major cases in the district under his tenure including the arrest last December
of over a dozen members of the Abdel-Kader crime family, who for years had
dominated the underworld in Taiba and beyond.
He referenced the ongoing
police campaign against firearms in the district, especially in the Arab
neighborhoods of Lod, Ramle, and the Triangle and cited the success of the hunt
for and arrest of the serial bank robber “Motorcycle Bandit 2.”
54-year-old Sau served as an officer in the Border Police form 1977 to 2006,
before joining the operations branch of the Public Security Ministry.
May 2010 he was appointed the head of the Central District, where he remained
until Monday morning.
Sau’s time in the force hasn’t been without
controversy. From 1996 to 2001 he was the divisional brigade commander for the
northern command of the Border Police, including during the October 2000 riots,
when 13 Israeli Arabs were killed by security forces during protests at the
beginning of the Second Intifada.
In 2003, the Orr Commission, founded to
examine the conduct of Israeli security forces during the riots, determined that
Sau went against police guidelines, when he sent his officers inside Umm al-Fahm
to battle rioters. The commission also determined that while he did not give the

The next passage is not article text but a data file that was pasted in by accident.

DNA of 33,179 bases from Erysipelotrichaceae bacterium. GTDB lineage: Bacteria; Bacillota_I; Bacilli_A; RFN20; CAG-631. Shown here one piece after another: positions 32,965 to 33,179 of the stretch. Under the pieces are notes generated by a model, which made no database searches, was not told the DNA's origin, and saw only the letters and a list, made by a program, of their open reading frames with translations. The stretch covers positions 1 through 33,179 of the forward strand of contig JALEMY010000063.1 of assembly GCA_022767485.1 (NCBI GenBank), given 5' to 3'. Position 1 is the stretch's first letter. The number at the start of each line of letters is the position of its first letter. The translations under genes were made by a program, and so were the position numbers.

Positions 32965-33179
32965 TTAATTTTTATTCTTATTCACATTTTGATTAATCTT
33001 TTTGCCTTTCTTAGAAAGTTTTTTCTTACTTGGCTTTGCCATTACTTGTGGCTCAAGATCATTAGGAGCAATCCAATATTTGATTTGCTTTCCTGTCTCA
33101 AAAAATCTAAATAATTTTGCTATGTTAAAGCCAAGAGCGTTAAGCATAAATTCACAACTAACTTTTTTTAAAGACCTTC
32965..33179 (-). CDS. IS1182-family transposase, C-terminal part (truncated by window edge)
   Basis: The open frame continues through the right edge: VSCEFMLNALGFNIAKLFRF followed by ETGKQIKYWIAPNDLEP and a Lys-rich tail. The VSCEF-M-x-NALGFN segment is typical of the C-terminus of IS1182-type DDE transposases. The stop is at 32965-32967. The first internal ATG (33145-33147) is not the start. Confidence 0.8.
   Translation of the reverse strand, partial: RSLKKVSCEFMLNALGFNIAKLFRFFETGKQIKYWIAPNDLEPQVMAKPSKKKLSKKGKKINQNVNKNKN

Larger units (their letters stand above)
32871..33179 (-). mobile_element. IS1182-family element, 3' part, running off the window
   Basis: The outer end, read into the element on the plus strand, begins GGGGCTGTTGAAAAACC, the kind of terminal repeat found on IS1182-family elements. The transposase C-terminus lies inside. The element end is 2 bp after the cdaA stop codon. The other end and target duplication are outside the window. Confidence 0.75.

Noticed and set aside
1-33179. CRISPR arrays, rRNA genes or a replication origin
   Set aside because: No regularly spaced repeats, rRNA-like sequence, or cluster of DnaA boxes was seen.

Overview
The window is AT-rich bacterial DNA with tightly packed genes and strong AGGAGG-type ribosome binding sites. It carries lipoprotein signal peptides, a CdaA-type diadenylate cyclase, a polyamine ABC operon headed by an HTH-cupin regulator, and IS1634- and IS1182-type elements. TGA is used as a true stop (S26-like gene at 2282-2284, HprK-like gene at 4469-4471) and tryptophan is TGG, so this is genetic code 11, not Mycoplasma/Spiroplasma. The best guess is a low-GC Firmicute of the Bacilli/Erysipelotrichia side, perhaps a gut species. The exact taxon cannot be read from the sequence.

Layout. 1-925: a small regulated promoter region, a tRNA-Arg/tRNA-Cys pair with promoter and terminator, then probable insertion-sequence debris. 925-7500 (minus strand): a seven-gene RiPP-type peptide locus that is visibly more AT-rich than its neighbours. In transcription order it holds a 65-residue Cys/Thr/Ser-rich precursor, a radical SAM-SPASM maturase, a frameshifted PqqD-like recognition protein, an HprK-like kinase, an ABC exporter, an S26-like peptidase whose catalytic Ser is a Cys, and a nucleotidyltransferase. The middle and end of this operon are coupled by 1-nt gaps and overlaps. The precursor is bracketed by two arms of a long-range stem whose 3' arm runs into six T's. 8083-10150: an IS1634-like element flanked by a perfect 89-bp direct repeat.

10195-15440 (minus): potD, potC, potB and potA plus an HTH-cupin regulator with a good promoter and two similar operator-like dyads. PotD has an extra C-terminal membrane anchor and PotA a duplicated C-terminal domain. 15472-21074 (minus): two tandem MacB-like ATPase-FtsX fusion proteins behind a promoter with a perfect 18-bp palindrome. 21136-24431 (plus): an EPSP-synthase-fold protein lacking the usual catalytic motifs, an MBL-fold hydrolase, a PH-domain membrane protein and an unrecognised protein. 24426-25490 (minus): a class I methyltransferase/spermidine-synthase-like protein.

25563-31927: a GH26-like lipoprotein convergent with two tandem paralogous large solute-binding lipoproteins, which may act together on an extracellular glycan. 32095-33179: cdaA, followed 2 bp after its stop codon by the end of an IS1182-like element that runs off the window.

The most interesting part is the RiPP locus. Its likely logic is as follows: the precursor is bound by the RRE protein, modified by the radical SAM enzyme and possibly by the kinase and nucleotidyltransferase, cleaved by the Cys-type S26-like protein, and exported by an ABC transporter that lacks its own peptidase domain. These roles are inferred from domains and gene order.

unjustified order to use sniper fire against rioters, he was responsible for the
shootings as commander of the Border Police in Wadi Ara on the first two days of
In June 2006, Sau was appointed to head the operational branch
of the Public Security Ministry, but following a petition by the Israeli Arab
rights organization Adallah, the high court determined that his promotion would
violate the Orr Commission’s ruling that he not be promoted for four
Sau was then made the assistant to the head of the policing and
security branch of the ministry, and later the head of the ministry’s operations
branch, before being appointed head of the Central District in May
When looking back at the past three years in the Central District,
Sau boasts about what he calls “a change in the trends in Lod, in Taiba [and] in
Netanya,” adding that there has been a drop-off in organized and violent crimes.
He cites police figures saying that while over the past 10 years the district
has averaged 40 murders per year, in 2012 the number was 31 and so far in 2013,
there have been only 12.
He said the number is still too high and that
new problem areas have sprouted up. These include Rehovot, Rishon Lezion, and
Petah Tikva, where crime gangs have been at war for the past few years, but that
police tactics and policies have borne fruit in the district.
oversaw the implementation of a program in the district to identify women at
risk of being murdered or harmed by relatives or spouses. It was launched three
years ago and increases the extent to which police are involved before a crime
is committed. Police credit the program for the fact that in 2012 there was not
a single “honor killing” in the district, even though such killings had plagued
towns like Ramle and Lod in years past.
Along the way, ongoing police
efforts to fight illegal gun ownership and reach out to the Arab community have
played a role in reducing the bloodshed in the district, Sau added.
can’t say that everything that succeeded here can be projected onto Tel Aviv,
but we know that community outreach, fighting illegal firearms, and the
cooperation of everyday citizens bring results.”